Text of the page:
Posted by: earthandbeyond | May 29, 2008

Science versus Religion

I am educated as a scientist.  I’ve never gone to church, except for weddings.  I respect others’ beliefs, and don’t get into any arguments or discussions about religion.  I am not religious at all.  Now, what I dislike is how science and religion always seem to be at war with each other.  There are fundamentalists who seem to think anything scientific is of no use to them.  There are some science loving Atheists who enjoy bashing religion any chance they can get.  Yes, I am an Atheist.  But I don’t go around bashing others’ religions.  I respect their choices in their lives.  Another thing I really dislike is when people who have no idea about anything scientific talk as if they are an authority on the subject. 

I was browsing around on Bad Astronomy, and I found something very interesting:  a discussion about Ray Comfort’s blog.  He thinks Mars is just dirt.  He obviously has no idea what he’s talking about.  He also says that the Moon is just dirt.  Actually, dirt is a product of biological processes, as someone commented on his blog.  Of course, there are a lot of arguments on this blog against the cost of Phoenix.  $420 million is a lot of money.  One person even commented that “So many people, including children, are starving to death in our world.. and even people in American (sic) and Australia and suffering and living in poverty. I do believe that the money could have been better spent. I would rather search for life on other planets AFTER we have fed those who are on ours.”  The problem that I have with this comment is that the amount of money spent on Phoenix would feed all of the starving people in the world such an insignificant amount of food.  People need to understand the scale of feeding the hungry people in the world.  It would take about the cost of one Phoenix every day.  Phoenix could have been just a single meal for the world’s hungry people.  Maybe even less.  The cost of Phoenix is that insignificant.  Why don’t people understand this?  The cost of research is actually quite small in comparison with the cost of feeding the hungry.  And this Iraq war thing, its daily cost is astronomical.  The war could fund interplanetary probes for centuries.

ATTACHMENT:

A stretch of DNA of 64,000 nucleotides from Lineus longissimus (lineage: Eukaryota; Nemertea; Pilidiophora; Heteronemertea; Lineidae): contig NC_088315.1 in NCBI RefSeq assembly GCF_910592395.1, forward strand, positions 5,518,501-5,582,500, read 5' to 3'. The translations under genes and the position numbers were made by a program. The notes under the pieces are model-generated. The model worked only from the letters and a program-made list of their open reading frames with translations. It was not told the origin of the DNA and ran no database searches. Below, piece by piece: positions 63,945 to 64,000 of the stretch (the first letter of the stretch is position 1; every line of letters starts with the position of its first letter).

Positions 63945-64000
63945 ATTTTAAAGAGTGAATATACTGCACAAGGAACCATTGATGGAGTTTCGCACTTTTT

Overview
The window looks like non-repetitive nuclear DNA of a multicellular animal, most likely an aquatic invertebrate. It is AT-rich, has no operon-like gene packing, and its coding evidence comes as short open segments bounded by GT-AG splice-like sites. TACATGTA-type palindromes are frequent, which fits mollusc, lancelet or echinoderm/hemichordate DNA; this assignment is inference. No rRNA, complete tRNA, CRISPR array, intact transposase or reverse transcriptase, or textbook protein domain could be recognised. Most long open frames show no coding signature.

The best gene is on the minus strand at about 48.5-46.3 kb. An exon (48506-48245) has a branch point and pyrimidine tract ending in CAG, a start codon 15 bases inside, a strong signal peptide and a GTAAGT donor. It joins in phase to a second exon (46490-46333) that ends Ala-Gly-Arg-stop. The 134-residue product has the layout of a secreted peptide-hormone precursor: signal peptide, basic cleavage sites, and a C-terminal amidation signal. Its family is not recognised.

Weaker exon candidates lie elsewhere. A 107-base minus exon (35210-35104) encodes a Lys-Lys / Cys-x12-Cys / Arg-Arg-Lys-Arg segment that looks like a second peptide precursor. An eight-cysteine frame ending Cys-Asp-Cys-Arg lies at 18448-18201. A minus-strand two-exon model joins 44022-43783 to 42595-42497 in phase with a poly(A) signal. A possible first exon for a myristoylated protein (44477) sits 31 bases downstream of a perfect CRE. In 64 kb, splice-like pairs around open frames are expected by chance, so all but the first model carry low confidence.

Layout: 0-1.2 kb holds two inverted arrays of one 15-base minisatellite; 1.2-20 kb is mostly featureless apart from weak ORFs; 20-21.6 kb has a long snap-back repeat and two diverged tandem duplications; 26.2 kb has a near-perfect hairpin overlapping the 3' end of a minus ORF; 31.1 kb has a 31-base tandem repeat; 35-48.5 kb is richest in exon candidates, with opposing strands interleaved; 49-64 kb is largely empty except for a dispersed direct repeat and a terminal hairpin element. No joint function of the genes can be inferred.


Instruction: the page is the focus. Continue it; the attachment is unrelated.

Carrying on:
Back to religion.  Now, I don’t have a problem with people stating their opinion about something, but saying “because that’s how God made it” or “because I say so” just don’t give any credibility to an argument.  It’s falling back on a crutch.  “I don’t understand, so it must be useless and unimportant” is another thing I tend to get from the Ray Comfort blog.

Well, I’m finished with this topic.  Back to science.



  1. I can see people being upset about money being spent to explore our Solar System while people go hungry on Earth. However, educators need to do a better job of explaining the diverse benefits of space exploration. Numerous beneficial technologies came out of NASA in the past fifty years including improved microchips, microprocessors, and Teflon.

  2. I agree. Many people have no idea how much of today’s technology is a result of the space program. The push for more advanced technology for exploring space spills over into other industries and benefit everyone.

  3. Hey, figured I’d check out your blog since you dropped by mine. Plus, though a total amateur, I’m getting pretty hooked on astronomy.

    I feel the same way about religion vs. science. People are entitled to their own beliefs. Many religious people get a sense of happiness and hope, even purpose, from their religion that they wouldn’t have otherwise. I don’t think there’s anything wrong with that at all. I’m not a religious person myself, but I’ve met people who devote their life to ‘God’ and, at least they seem to claim, it makes them feel better than if they didn’t have a church to go to. The only religious types I have a problem with are those who try to force their beliefs upon me, or the ignorant type still wishing death upon homosexuals and such.

    Still, if an atheist tries to tell religious people that they’re stupid and wrong, it’s no better. That’s still imposing their belief on someone else.

    I think your (our) stance is the most appropriate. That film Contact tackled the same issue (though,
    in the book written by renowned astrophysicist Carl Sagan, which the film was based on, there were no real religious elements… that was added in from Hollywood) and seemed to reach the same conclusion.

  4. Thanks for visiting. I consider myself an amateur in astronomy, although I do have a university degree in astronomy. I just never used it to work in the astronomy field. I’m no professional.

    I think people should just leave each other alone if they have differing religious ideas. It’s a personal choice, and it is not anyone’s mission to convince other people that it’s the right choice for them.

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